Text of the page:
When a director and a costume designer have collaborated on as many films as Stephen Frears and Consolata Boyle have, they develop a shorthand and trust that serves their projects well.
In their case, Boyle has created costumes for films including “Mary Reilly” (1996), “The Queen” (2006) and “Philomena” (2013). But despite the duo’s comfort level, complacency never sets in, says Boyle. “Every project is so completely different, each to be rediscovered and imagined anew,” she notes.
Their latest picture together, “Victoria & Abdul,” is a story of the endearing yet little-known friendship that grew over the last 15 years of Queen Victoria’s life between the monarch, played by Judi Dench (once again), and one of her Indian servants, Abdul Karim (Ali Fazal).
“For me the challenge is not so much to create authenticity,” says Boyle, who built all the key characters’ costumes from scratch, “but to create a totally believable world where every element tells the story and where there are no false notes. Only then will it be truly authentic.”
From the earliest stages, the clash of cultures between Abdul’s India and Victoria’s England was the bedrock of Boyle’s research, in which the color, energy and vibrancy of the subcontinent stood in stark contrast with the dark and rigid formality of the royal household.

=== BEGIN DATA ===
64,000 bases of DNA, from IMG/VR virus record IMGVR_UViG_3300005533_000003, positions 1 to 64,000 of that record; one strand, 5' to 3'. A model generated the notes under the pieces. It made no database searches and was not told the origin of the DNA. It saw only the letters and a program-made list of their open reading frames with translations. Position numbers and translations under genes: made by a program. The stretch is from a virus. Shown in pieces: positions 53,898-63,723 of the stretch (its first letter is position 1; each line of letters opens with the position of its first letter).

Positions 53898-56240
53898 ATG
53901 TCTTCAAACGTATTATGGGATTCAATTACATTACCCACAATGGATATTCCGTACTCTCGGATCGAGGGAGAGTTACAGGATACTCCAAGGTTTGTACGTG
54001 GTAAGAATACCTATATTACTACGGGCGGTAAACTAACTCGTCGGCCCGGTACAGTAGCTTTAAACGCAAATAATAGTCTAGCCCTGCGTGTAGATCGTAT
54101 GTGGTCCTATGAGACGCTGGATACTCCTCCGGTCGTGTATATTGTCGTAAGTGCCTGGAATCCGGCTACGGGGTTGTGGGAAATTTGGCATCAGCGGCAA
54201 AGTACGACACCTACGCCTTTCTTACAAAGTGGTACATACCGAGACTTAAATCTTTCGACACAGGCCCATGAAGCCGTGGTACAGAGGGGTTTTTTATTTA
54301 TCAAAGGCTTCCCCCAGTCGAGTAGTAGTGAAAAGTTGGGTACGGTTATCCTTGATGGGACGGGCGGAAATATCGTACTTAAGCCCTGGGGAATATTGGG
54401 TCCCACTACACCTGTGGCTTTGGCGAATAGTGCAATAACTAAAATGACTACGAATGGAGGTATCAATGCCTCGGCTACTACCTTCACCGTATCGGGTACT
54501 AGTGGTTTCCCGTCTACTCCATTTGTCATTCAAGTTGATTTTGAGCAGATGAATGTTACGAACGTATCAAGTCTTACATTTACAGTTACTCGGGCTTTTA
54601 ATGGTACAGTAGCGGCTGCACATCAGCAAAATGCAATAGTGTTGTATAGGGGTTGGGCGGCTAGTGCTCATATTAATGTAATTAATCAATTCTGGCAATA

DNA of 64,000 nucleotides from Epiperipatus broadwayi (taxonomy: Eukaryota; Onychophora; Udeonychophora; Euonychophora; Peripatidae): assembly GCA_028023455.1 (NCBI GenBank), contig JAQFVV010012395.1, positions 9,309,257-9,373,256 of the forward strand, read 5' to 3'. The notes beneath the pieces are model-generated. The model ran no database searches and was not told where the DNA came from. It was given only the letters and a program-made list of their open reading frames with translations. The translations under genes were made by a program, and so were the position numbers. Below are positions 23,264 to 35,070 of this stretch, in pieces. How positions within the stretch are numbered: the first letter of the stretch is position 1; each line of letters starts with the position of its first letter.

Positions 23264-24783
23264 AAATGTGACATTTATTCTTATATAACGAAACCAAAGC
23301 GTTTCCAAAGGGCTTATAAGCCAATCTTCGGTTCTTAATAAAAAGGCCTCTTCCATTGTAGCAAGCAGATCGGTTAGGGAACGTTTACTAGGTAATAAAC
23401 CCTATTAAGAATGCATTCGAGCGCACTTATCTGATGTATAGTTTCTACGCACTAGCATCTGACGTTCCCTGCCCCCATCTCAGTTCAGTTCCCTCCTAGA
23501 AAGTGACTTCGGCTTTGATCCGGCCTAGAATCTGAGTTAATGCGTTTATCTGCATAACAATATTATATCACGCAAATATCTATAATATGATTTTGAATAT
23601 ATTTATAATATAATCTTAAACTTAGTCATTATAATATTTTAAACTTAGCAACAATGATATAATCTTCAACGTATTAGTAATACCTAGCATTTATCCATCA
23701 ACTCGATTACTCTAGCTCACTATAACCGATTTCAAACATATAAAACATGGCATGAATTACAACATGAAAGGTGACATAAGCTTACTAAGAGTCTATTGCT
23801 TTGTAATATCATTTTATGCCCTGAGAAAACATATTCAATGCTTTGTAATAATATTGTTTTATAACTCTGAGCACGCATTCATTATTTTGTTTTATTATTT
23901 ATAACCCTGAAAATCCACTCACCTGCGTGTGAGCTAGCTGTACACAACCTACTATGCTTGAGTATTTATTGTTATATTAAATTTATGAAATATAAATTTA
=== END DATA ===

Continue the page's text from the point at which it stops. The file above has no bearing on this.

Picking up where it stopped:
“I used fabrics, color, weight, texture and embellishment to reflect the difference between their worlds and to develop the stories of each character,” Boyle explains. “When we first meet Abdul, he wears simple, unbleached linen and cotton kurtas, chogas and churidars; later this evolves to rich, heavily embossed silks and then to his royal uniforms.”
There’s a general impression that Victoria dressed in black for 40 years following the 1861 death of her husband, Prince Albert, but Boyle, who handled many of the queen’s original garments when conducting her research, says that’s not entirely true. Victoria’s earliest appearances in the film show her in the deepest of blacks — “at the head of an English society and a royal household obsessed with death,” says Boyle. Then the costume designer slowly sneaks in turf blacks and black-grays and greens, also incorporating the classic Victorian half-mourning colors of soft purple, heliotrope and some white.
Boyle, Oscar nominated for “The Queen” and “Florence Foster Jenkins,” has clothed many powerful actresses, including Dench, Meryl Streep and Helen Mirren.
“In our industry they say when you’ve done it once, you’ll get hired to do it again,” Boyle says. “I love working with these actors. The more experienced they are, the more open they are. They know the power of costumes and of the camera and what all the people around them [making the movie] can contribute. The greater the actor, the less the vanity.”